Scores

Final

(9) North Carolina 71

(7-1, 0-1 ACC)

UNC-Wilmington 54

(4-4, 0-1 CAA)

    1:00 PM ET, December 28, 2003

    Raiford G. Trask Coliseum, Wilmington, North Carolina

    1 2 T
    #9UNC 23 4871
    UNCW 18 3654

    Scott steps up, scores 19

    MYRTLE BEACH, S.C. (AP) --Melvin Scott proved North Carolina has a deep backcourt.

    Scott scored 19 points and the No. 9 Tar Heels defeated North Carolina-Wilmington 71-54 Sunday at the Myrtle Beach Convention Center in a game designed as a showcase for teammate Raymond Felton, a sophomore star who won two state titles for nearby Latta High.

    "They don't pump my name up. I'm not on any first teams," Scott said. "I think they sleep on me to really focus on Raymond ... I think that appeals to me because I can really sneak up on them."

    But while Felton struggled to find his range early, Scott finished a point off his career best, set last year in the NIT against Wyoming to win the first meeting ever between the state schools.

    "I'm the X factor," said Scott, a junior all but lost on a team that includes Felton, Rashad McCants, Sean May and Jawad Williams. "It's no secret that I can play."

    Scott's play might have surprised those in the cramped arena, many wearing Carolina blue and cheering every time Felton touched the ball.

    And when both Williams and May went to the bench with minor injuries -- Williams took a shot to the face, May sprained his ankle -- Scott saw it as his chance to step forward.

    "I knew I had to the open shots when I got them," Scott said.

    He and Felton did, particularly at the start of the second half during a 12-5 run that ended the upset chances of North Carolina Wilmington (4-4).

    Felton scored off a missed foul shot and Scott followed with a 3. Felton added another basket from long range and Scott made his fourth 3-pointer to give the Tar Heels a 35-23 lead.

    "Melvin is a player that's not really known," Felton said. "But Melvin is a great player who can shoot the ball, as you can see."

    North Carolina couldn't get much going in the first, perhaps because of the lingering disappointment of a 119-114 triple-overtime loss to Wake Forest on Dec. 20.

    They shot a miserable 3-for-17 and went nearly eight minutes without scoring. McCants hit a jumper at the 16:41 mark and Scott ended the drought with a driving basket with 8:57 left in the half.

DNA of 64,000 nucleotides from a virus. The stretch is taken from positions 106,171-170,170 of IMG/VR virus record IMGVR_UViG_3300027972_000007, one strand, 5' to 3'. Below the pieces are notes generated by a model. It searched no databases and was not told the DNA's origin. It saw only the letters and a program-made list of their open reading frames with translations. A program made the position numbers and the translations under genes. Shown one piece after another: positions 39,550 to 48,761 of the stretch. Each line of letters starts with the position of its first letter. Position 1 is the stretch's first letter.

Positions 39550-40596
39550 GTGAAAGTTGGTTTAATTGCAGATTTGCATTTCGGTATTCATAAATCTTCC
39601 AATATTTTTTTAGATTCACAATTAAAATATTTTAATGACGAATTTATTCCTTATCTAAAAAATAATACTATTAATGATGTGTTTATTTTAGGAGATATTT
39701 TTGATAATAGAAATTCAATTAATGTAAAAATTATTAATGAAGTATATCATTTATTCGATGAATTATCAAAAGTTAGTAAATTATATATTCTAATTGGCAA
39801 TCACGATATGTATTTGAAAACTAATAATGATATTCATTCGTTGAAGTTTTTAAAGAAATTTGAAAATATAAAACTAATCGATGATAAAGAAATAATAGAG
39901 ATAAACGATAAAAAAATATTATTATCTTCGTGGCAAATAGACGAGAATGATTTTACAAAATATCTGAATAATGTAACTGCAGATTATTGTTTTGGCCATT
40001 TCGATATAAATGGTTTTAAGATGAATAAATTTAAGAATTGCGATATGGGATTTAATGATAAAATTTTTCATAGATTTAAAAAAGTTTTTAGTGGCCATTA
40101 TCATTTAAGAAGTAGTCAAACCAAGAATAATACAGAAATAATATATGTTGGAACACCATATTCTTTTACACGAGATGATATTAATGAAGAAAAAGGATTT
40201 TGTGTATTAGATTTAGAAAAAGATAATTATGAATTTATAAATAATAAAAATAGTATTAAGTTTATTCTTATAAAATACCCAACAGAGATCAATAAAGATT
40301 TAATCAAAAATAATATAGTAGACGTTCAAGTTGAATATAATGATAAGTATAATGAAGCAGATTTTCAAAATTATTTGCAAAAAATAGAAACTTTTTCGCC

Scott's shooting kept North Carolina in the game during its sluggish first half, North Carolina coach Roy Williams said.

    "I did think Melvin was the best player on offense today," he said.

    Even with the crowd abuzz every time he touched the ball, Felton also struggled. His only first-half highlight came when he cut in front of Anthony Terrell for a steal and outran him to the basket for his only field goal in seven attempts in the period.

    North Carolina was saved by its intense defense, which led to 16 first-half Seahawks turnovers and forced North Carolina Wilmington into 6-for-19 shooting from the field. North Carolina Wilmington ended with 26 turnovers, tying its season high.

    "Too athletic, too much pressure on the ball, too much diving through lanes," North Carolina-Wilmington coach Brad Brownell said. "They say, 'We got better athletes than you and we're going to challenge you to just make plays.' ... It was really difficult."

    Terrell led the Seahawks with 15 points.

    Felton scored 13 points and Rashad McCants 14 for the Tar Heels. May went 0-for-4 in 12 minutes and limped out of the locker room after the game.

    Williams would not say what May's status was for the team's game Tuesday against Coastal Carolina.

    It was easy to see why Felton and his teammates might get distracted. The game sold out quickly and people outside the arena were asking up to $125 for a ticket, more than double the face value.

    For those who got in, it was a Tar Heel celebration surrounding Felton. Fans dressed in Carolina shirts, caps and coats stood two and three deep around the court, snapping pictures during warmups and pointing out their favorite players to their children.

    A large group wearing the green and gold of Felton's high school, Latta, filed in to cheer its hometown hero. It wasn't the first time Felton starred on this floor -- he led Latta to a Beach Bowl Classic victory over powerful DeMatha High here in 2001.

    Felton said his focus was not on the attention.

    "I didn't come here to show out," Felton said. "I came here to get a victory."

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